This post was originally published on News Cult in June 2018.

Starring: Ahn Seo-hyun, Tilda Swinton, Jake Gyllenhaal, Paul Dano, Steven Yeun, Giancarlo Esposito, Lily Collins, Shirley Henderson

Director: Bong Joon-ho

Running Time: 120 Minutes

Rating: Not Rated, But Watch Out for Factory-Grade and Mano-a-Mano Violence

Release Date: June 28, 2017 (Theatrically in New York and Los Angeles/Streaming on Netflix)

There are some people who are perfectly fine with consuming animal products, and then there are others who are staunchly vegan. If a multinational conglomerate were to engineer adorable giant pigs to cure world hunger, I do not imagine that most people would change their stances. Nor, if his latest film Okja is any indication, does Bong Joon-ho. But we are not here to focus on the masses (save for a decadent prologue that establishes that they are here to lap up whatever innovation/new species is fed to them). This is a story about a girl and her super pig, and all the zany, brainy, insane-y forces of the world that get in her way.

It might be possible to find Okja – who looks like a land-dwelling hippo with big ol’ floppy ears and a stretched-out porcine face – completely adorable and still be okay with eating bacon. I know I certainly do. Or perhaps this film will convince to swear off all pork products forever. No matter where you fall on this spectrum, it cannot be denied that Okja’s young farmgirl companion Mija (newcomer Ahn Seo-hyun) has been done wrong in so many ways. Her grandfather sells Okja to the Miranda Corporation, which will purportedly parade her around as the winner of a Super Pig contest, but of course that is just a distraction away from how the sausage is made. A visit to the factory makes it look practically genocidal. A group of activists known as the Animal Liberation Front teams up with Mija to expose Miranda for what it really is, but their motives may not fully align with each other, as Mija just wants to take Okja back home. And taking it all back to the beginning, Okja and Mija’s friendship was practically engineered by Miranda for its marketability.

Despite how grossly its animal characters are treated, Okja is not about shaming its audience. Its purpose is holding up a cracked funhouse mirror to global capitalism. Or is it just a normal mirror? In which version do we ravenously consume faces and anuses? (They’re American as apple pie!)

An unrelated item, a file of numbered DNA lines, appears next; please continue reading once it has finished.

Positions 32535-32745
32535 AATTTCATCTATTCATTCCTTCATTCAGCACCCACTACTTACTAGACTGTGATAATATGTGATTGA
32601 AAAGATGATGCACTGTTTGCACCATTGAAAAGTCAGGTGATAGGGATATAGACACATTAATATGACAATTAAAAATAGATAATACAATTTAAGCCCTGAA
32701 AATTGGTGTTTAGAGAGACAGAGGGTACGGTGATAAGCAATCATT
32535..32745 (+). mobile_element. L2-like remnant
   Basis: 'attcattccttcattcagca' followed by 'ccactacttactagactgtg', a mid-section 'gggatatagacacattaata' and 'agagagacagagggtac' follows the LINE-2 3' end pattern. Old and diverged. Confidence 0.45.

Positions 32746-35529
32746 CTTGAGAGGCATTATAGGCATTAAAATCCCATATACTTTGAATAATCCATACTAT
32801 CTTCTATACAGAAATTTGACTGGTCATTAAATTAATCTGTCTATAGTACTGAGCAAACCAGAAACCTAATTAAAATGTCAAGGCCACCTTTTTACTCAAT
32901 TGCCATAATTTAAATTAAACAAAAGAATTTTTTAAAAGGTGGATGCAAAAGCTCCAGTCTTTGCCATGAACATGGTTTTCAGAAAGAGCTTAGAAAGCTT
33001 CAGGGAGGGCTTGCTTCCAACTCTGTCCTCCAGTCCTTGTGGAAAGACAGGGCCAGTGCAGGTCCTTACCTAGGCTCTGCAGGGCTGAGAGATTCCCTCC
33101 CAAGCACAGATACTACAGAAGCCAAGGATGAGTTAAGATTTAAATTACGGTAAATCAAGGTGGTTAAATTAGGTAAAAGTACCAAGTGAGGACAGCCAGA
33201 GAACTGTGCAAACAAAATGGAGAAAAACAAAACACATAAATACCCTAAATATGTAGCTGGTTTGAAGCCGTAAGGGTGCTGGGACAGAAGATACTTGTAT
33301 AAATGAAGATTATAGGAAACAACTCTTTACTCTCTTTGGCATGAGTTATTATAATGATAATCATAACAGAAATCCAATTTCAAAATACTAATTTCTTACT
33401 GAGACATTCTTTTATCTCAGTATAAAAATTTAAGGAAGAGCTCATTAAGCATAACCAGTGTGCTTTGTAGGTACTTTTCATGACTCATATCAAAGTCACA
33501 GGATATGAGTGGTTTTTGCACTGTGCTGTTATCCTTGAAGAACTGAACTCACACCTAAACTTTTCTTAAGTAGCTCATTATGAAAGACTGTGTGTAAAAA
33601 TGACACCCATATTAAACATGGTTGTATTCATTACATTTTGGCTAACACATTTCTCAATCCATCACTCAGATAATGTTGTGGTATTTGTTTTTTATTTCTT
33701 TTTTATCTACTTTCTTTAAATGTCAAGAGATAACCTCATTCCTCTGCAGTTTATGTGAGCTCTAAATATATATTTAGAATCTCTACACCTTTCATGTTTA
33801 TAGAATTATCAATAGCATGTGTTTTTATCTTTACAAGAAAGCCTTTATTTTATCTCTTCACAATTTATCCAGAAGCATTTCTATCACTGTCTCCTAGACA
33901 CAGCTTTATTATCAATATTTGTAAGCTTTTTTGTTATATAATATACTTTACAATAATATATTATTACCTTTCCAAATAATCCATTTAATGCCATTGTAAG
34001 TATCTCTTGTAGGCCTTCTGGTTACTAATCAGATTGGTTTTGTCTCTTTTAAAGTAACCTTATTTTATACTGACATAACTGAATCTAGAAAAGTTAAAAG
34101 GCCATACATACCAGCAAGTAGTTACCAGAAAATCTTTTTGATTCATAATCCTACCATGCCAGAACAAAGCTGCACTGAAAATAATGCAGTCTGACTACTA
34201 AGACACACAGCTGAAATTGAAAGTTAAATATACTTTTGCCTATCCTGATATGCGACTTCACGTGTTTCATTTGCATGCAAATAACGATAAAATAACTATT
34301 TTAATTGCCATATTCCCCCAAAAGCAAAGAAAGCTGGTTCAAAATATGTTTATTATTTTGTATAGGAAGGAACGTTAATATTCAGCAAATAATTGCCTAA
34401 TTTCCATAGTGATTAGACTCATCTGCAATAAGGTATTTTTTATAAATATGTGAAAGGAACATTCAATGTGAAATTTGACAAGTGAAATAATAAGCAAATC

Befitting a Bong Joon-ho film and a world in which people feel that they can get away with anything, the production design is a beautiful and lavish rainbow, but also probably extravagantly wasteful. The characterization is similarly outsized, with the heroes, villains, and half-hero/half-villains alike displaying a range of delectable behavior. As the braces-wearing Miranda CEO, Tilda Swinton is an anxious mix of demonstrating her power and proving that she does in fact have power. Her underlings include the preternaturally calm Giancarlo Esposito and the bizarrely squeaky-voiced flibbertigibbet Shirley Henderson. Jake Gyllenhaal is deep in character work as usual as a sweaty, shorts-sporting zoologist TV host. And as the head of the ALF, Paul Dano offers up scary commitment. His brand of ethics is admirable, but not above violent enforcement. Okja asks: do we really want to free the animals if it requires such militancy?

When the film gets into specifics, though, the questions are never that simple. It all rests on the shoulders of little Mija, who has the most clear-cut motivation of anyone. Her focus and resolve allow her to achieve her purpose, but it is not clear that that result makes the world a better place. What do we make of life when every individual story is a MacGuffin?

Okja is Recommended If You Like: Orphan Black, Free Willy, The Hunger Games

Grade: 4 out of 5 Magical Animals

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